As the project advanced, the things that they shared—many of which are not in the play or the movie—generated a strong bond between them. It is a group that for months shared a very important part of their lives: what they went through in the war, what that meant after, and what the collateral effects of the war were.
Did you see a different reaction from the audiences in the different places you’ve presented “Theater of War?”
“Theater of War” was shown in Germany, the US, Istanbul, and Copenhagen. I couldn’t go to all of the presentations so I don’t know the exact reactions. What’s interesting is that the movie works even if you don’t know about the Malvinas conflict. One doesn’t need to even know where the islands are to understand the movie. The questions in the movie are, “what does it mean to bring together old enemies, make them reconstruct their memories together, act them out, put them on stage, debate them?”
The movie also asks how to represent a war. “Theater of War” is a response to epic war movies. I decided that we’re not going to reconstruct it with big scenes, like in “Saving Private Ryan,” epic battles with super production values and special effects. Instead it will be with simple tools that are within [the veterans’] reach—their own bodies, their memories.
What are the key distinctions between the play and the film?
The fundamental difference is that theater is always present. They are there in front of you, the English and Argentine veterans, reconstructing what they lived through. That happens today and they are who they are now and you see the person in each defined moment. One day, one place. What is exciting about the play is that one can see the coexistence of the veterans in the present. What one sees in the movie is much more an evolution over time. One sees how they generate this relationship with each other, how they find new ways of talking and representing their memories.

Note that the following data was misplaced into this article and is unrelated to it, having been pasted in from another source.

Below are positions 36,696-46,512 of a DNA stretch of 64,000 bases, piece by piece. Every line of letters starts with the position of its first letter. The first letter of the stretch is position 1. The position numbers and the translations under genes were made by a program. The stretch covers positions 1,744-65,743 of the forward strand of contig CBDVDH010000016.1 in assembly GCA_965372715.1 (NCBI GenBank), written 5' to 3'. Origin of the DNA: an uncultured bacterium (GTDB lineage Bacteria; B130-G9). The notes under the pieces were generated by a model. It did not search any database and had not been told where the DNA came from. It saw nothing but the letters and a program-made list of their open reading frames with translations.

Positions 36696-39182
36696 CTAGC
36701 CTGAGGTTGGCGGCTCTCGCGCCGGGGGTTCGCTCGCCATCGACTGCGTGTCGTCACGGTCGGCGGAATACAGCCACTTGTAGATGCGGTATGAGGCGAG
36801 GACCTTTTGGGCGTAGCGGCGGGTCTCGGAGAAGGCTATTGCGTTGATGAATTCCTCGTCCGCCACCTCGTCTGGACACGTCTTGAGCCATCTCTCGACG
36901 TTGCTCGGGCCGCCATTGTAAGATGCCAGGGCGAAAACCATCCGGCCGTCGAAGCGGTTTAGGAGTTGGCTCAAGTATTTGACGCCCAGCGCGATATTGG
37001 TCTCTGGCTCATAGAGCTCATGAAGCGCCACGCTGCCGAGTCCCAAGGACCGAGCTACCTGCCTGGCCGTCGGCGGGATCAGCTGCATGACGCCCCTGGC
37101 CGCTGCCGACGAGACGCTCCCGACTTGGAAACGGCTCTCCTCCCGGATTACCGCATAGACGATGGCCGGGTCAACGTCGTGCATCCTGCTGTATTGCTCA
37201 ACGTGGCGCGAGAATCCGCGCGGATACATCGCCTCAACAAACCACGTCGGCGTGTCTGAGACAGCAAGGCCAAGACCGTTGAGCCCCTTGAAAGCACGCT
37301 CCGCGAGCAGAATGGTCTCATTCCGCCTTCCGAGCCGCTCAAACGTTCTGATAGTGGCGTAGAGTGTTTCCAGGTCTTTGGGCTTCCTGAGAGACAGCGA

This project is neither a fictional work nor is it a documentary about the war. How do you navigate the liminal space between fiction and non-fiction?
In the movie “Theater of War,” there are scenes that are in a certain way spontaneous, but are still staged. There are other scenes that have been rehearsed millions of times. All the time the movie asks what is authentic, what is true, and what is fictional.
There are many levels of reconstruction. They reconstruct what they lived through in the war, they reconstruct things that happened between them in a bar, drinking and talking about what happened in another moment. All that tension between fiction and documentary is a fundamental part of the project. What does it mean to work with a real story? How much of what is real can be captured by a conventional documentary? In what manner is one transformed into an artist when one starts to work with these experiences and the decisions of how to put it on stage?
When the play came to Buenos Aires, audience members brought signs with political slogans like “The Malvinas are Argentine.” For you, is “Theater of War” a political work?
“Theater of War” is a movie about how to live together, how to make something together, even in the midst of disagreement. The play does exactly that, so in that sense it is political. That’s the problem of democracy. How do we do something together, even if we don’t agree? How do we listen to the other, give space to the other, accept our disagreements and still be able to create and coexist and find new ways to relate to each other?
Art is a space that can generate a kind of utopian community of people who coexist and create something together, even having fought against each other 35 years ago, even without agreeing to whom the islands belong.
The work ends with three questions: Would you vote for war? Would you send your child to war? Have you ever felt ignored by the people for whom you fought? What are your answers (to the first two)?
The movie ends with a song, and those questions are part of the lyrics, which were written by the veterans. It talks about how they feel and the feelings they have toward society. Veterans are always viewed somewhere in between the hero and the crazy person and the victim. In truth, the question is: Why do we make war? Why do we vote for war? What are we imagining when we make that decision for the lives of others?
No, I wouldn’t vote for war. I wouldn’t send my children to war. It’s obvious. I don’t think things are resolved with a gun in hand. In this case, the question is not waiting to be answered. Rather, it makes the audience conscious of the collective responsibility for the lives of those who went to fight.